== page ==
Jumptonavigation Jumptosearch SinopeDiscoveryDiscovered byS.B.NicholsonDiscovery dateJuly21,1914OrbitalcharacteristicsPeriapsis18,237,600..">
|Discovered by||S. B. Nicholson|
|Discovery date||July 21, 1914|
Mean orbit radius
|724.1 d (1.95 a)|
Average orbital speed
128.11° (to the ecliptic)|
153.12° (to Jupiter's equator)
|2.6 g/cm3 (assumed)|
|0.014 m/s2 (0.001 g)|
Sinope (// si-NOH-pee; Greek: Σινώπη) is a retrograde irregular satellite of Jupiter discovered by Seth Barnes Nicholson at Lick Observatory in 1914, and is named after Sinope of Greek mythology.
Sinope orbits Jupiter on a high eccentricity and high inclination retrograde orbit. The orbital elements are as of January 2000. They are continuously changing due to solar and planetary perturbations. It is often believed to belong to the Pasiphae group. However, given its mean inclination and different colour, Sinope could be also an independent object, captured independently, unrelated to the collision and break-up at the origin of the group. The diagram illustrates Sinope's orbital elements in relation to other satellites of the group.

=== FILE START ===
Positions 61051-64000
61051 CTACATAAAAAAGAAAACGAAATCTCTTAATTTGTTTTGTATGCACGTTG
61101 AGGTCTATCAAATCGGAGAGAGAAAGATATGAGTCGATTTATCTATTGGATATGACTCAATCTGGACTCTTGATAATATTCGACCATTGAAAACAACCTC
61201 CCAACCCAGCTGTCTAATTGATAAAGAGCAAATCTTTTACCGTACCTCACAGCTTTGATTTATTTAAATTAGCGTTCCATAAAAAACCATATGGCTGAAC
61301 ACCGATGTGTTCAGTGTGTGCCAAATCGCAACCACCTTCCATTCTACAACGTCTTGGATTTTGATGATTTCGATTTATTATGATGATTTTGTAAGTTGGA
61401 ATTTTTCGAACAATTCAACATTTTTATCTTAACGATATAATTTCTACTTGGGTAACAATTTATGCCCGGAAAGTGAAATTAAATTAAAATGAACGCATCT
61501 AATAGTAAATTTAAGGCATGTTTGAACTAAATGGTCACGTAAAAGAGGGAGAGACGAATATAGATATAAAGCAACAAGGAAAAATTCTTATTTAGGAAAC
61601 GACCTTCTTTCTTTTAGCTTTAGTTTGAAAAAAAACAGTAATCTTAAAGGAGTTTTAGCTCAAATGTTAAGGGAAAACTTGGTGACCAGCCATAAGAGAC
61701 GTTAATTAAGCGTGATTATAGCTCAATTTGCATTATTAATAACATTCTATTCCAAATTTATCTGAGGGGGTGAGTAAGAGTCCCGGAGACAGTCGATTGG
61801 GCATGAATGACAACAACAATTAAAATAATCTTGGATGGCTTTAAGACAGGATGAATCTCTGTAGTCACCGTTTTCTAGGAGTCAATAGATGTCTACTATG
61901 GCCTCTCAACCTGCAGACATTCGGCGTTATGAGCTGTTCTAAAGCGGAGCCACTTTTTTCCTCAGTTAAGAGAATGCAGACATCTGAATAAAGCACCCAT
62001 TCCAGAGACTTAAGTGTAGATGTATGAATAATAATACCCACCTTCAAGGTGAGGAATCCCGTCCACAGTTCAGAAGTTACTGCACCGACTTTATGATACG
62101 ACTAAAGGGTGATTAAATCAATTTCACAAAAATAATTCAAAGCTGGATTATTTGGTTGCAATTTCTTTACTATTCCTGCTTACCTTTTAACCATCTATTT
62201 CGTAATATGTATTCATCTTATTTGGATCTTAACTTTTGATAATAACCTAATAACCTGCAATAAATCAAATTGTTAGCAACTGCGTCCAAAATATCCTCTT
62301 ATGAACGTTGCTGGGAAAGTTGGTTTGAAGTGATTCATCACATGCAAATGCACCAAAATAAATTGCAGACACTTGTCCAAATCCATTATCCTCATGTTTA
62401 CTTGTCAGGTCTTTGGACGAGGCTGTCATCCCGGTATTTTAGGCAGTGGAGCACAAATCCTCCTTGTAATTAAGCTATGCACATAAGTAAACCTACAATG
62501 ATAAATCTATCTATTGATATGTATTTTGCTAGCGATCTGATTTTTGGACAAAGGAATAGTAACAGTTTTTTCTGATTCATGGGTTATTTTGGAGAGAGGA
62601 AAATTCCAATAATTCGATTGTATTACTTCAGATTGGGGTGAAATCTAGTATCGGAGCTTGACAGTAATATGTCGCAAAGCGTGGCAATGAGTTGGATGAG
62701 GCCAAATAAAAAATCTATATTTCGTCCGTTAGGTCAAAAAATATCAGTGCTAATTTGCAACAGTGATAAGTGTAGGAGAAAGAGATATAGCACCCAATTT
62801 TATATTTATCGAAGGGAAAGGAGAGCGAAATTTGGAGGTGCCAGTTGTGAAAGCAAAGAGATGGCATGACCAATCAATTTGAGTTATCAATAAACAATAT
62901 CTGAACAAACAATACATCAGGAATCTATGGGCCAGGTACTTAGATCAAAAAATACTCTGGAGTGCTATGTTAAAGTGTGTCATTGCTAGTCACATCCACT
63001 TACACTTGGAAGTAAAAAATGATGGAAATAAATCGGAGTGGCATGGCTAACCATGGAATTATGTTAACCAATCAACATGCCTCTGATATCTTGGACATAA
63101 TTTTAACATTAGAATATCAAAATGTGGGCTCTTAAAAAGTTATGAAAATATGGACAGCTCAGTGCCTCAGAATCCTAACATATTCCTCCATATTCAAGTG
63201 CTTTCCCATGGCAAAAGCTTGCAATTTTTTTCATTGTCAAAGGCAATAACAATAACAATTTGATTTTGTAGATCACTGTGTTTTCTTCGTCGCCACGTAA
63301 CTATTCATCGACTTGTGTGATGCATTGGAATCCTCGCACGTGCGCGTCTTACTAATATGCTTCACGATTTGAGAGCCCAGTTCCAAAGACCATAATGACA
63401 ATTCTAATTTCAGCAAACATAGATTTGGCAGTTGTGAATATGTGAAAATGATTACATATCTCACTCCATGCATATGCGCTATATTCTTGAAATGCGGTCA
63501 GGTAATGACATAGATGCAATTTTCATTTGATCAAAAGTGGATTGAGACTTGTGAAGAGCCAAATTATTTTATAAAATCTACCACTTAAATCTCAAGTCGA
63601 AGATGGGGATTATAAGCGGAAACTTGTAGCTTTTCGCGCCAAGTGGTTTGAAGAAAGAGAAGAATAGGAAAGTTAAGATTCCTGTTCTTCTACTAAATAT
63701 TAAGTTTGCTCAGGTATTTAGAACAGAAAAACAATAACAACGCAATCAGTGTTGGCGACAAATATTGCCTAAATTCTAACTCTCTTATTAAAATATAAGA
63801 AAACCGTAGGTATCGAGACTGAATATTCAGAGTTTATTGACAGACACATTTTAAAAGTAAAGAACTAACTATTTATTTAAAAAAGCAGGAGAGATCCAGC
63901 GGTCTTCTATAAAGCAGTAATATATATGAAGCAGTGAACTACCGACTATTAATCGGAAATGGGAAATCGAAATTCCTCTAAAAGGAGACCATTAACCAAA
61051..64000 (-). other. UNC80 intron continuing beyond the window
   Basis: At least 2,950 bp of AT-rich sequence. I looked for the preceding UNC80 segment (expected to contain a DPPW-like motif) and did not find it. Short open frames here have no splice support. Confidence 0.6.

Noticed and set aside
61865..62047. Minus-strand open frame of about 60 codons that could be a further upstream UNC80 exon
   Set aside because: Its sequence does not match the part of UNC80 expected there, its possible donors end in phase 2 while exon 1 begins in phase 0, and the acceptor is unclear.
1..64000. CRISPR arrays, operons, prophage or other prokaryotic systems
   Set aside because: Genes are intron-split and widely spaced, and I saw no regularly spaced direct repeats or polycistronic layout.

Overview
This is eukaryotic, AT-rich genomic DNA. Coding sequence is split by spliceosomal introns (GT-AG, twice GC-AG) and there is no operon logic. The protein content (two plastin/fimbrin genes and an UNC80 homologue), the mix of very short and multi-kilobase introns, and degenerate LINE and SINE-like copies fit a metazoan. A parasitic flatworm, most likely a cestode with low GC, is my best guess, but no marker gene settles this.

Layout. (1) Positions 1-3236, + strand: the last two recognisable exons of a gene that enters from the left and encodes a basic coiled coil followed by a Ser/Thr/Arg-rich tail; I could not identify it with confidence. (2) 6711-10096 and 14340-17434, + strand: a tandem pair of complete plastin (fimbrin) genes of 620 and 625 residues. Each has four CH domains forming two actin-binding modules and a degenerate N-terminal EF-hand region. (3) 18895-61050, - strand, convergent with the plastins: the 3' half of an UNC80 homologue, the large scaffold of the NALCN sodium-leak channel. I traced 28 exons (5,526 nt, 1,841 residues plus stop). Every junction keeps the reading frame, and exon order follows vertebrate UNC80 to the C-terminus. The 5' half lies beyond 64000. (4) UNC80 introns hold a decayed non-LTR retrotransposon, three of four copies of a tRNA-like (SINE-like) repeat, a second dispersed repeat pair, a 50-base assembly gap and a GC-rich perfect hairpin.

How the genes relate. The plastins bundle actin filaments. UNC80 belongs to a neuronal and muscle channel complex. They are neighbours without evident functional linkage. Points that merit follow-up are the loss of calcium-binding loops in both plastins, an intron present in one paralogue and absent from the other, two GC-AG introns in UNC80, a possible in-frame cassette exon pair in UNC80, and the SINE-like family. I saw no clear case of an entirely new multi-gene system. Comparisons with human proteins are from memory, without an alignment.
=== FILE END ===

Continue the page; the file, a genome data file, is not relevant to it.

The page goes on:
Sinope is also known to be in a secular resonance with Jupiter, similar to Pasiphae. However, Sinope can drop out of this resonance and has periods of both resonant and non resonant behaviour in time scales of 107 years.
Sinope's infrared spectrum is similar to those of D-type asteroids but different from that of Pasiphae. These dissimilarities of the physical parameters suggest a different origin from the core members of the group.